Like many a carmaker these days, Mercedes-Benz is largely pursuing a strategy of offering the same flavor of automobile in different sizes. The new all-electric EQE and EQS look almost identical, and you can bet their future SUV siblings will as well; the GT and GT 4-Door could be confused for one another from the front if you didn't have them side-by-side for reference. It's even present in their naming strategy; there's a reason Mercedes rebranded the GLK-, ML- and GL-Class SUVs as GLC, GLE and GLS, and it ain't because their badge supplier was offering a deal on the letters G and L.
But there's precedent for this move at Mercedes — and it's the C-Class. Even more than the E-Class, which often has a bit of its own distinct design flavor (remember the quad-headlight era of the 1990s?), the compact C has long been a shrunken-down version of the range-topping S-Class in looks and vibe.
So, with an all-new C-Class hitting the streets this spring for the 2023 model year, we took it for a spin in upstate New York to see if it still manages to serve up S-Class vibes at a Ford Mustang GT price.
Well, all the things that generally make a Mercedes-Benz special: elegant design, a supple ride, solid construction, loads of technology, etc. The C-Class is certainly built to a price point in a way the more expensive E and S aren't; the doors feels a bit less substantial, the trim a bit cheaper in places. Still, it exudes the sort of Germanic stolidity and substance that has long characterized the brand's cars.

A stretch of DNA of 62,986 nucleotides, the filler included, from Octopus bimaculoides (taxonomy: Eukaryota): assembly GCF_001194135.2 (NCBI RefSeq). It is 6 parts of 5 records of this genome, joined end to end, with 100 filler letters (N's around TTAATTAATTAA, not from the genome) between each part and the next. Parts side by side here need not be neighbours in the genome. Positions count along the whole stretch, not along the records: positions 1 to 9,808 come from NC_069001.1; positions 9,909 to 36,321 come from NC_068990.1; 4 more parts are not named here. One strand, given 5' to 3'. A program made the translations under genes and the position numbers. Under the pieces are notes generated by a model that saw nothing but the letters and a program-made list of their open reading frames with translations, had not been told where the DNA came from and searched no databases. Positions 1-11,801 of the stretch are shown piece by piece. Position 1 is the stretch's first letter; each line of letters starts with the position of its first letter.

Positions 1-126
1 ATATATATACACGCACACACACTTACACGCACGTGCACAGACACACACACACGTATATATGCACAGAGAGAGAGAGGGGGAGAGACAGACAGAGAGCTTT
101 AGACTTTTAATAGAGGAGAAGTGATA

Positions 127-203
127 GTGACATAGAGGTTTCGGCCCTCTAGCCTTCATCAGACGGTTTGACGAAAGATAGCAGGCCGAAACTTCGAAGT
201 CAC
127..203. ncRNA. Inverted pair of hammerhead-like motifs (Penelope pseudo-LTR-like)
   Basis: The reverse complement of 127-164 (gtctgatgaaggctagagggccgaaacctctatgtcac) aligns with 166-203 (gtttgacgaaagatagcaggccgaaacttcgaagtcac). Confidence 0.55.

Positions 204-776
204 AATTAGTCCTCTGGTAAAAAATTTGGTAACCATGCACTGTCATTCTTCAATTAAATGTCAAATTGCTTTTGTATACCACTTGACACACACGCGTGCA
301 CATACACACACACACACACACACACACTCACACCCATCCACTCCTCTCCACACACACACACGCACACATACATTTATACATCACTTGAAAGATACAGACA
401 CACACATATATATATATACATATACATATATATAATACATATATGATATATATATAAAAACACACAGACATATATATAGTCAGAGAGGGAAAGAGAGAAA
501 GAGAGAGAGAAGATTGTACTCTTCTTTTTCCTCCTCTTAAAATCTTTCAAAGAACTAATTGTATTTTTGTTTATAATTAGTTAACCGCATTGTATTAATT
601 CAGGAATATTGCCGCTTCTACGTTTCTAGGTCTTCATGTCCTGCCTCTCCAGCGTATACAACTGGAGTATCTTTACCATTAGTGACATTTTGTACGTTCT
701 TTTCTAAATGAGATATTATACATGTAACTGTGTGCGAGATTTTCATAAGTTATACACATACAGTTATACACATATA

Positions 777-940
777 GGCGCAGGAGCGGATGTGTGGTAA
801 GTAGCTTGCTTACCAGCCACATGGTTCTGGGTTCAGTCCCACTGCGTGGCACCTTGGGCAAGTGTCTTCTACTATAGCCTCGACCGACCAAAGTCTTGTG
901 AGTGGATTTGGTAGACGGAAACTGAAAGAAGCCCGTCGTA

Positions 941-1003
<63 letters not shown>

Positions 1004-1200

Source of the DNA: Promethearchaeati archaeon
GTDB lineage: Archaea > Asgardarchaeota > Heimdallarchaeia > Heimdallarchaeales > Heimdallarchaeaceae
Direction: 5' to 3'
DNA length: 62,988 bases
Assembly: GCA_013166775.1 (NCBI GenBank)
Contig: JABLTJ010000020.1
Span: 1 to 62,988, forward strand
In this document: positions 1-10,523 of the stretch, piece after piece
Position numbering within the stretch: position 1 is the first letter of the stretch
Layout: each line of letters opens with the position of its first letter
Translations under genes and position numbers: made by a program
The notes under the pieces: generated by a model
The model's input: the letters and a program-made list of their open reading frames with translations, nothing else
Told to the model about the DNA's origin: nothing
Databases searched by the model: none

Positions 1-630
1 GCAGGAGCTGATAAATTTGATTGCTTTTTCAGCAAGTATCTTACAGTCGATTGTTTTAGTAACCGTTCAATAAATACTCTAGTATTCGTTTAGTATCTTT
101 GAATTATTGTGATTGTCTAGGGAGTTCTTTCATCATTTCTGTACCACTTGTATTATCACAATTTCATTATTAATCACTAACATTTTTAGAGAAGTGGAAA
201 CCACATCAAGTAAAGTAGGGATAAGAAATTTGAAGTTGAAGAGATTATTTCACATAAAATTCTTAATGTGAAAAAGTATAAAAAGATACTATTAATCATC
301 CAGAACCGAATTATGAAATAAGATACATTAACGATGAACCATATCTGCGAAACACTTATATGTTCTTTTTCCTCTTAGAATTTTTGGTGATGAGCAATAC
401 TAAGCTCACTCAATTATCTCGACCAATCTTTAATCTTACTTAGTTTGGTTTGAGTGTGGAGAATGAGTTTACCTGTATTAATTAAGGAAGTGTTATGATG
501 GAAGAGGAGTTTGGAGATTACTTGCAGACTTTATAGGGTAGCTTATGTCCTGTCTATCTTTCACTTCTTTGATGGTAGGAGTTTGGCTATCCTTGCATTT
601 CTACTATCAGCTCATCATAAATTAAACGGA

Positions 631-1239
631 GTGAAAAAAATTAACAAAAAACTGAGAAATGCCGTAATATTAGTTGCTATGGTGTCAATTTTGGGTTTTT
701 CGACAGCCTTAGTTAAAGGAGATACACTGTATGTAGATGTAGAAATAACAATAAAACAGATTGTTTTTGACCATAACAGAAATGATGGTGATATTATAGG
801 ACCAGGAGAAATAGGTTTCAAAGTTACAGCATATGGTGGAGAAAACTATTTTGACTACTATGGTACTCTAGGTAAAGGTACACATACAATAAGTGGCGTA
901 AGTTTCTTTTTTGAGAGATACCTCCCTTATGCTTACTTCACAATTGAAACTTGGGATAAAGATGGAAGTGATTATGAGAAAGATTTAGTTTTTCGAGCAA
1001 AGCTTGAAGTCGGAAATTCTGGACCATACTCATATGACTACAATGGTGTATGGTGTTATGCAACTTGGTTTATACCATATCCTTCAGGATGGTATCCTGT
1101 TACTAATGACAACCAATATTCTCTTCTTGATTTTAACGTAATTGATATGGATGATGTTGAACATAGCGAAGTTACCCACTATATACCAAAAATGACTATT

For another, it's likely going to be one of the last all-new Mercedes products to launch with gasoline power under the hood. Starting in 2025, every all-new car with a three-pointed star will be electric, according to the brand's current plan; given the brand's usual refresh cadence, that means that, after this new C-Class, we'll likely see one more new E-Class, a new batch of GLC / GLE / GLS SUVs, and then...nothing but EVs from here until the sun goes dark.
Luxurious and comfortable more than sporty — at least, in the form of the C300 that I test-drove and that will make up the entry point for the C-Class line in America. Don't be fooled by the first word in the AMG Line package; the suspension is no more sporty, just 15 mm lower, the turbocharged inline-four makes the same raspy note under hard acceleration as in other new C-Classes, and the brake pedal feels soft as whipped cream for the first half of its travel.
That said, the C300 surprisingly enjoyable to hustle down a back road. The suspension may be soft, but the body roll makes it feel quicker than it is (and thus more fun); more importantly, the steering is accurate and direct, the body feels solid and and the car's reactions predictable right up to the moment when understeer starts to rear its head. The C300 helps bolster the case for the axiom that it's more fun to drive a slow car fast than it is to drive a fast car slow.
It bodes well for the forthcoming C43 and C63 AMG models, both of which, like the C300, will use turbo-four power, but with outputs ranging from the remarkable (402 hp in the C43) to the ridiculous (somewhere between 500–600 horses from a hybridized, amped-up four-pot in the C63).
But like most non-AMG Mercs, the C300 is most at home on the wide-open highway, leveraging its torque and power to zip up to autobahn-worthy cruising speeds and then hanging out there in stability and tranquility. Even at 80 miles per hour, it feels as composed as it does sitting at a traffic light.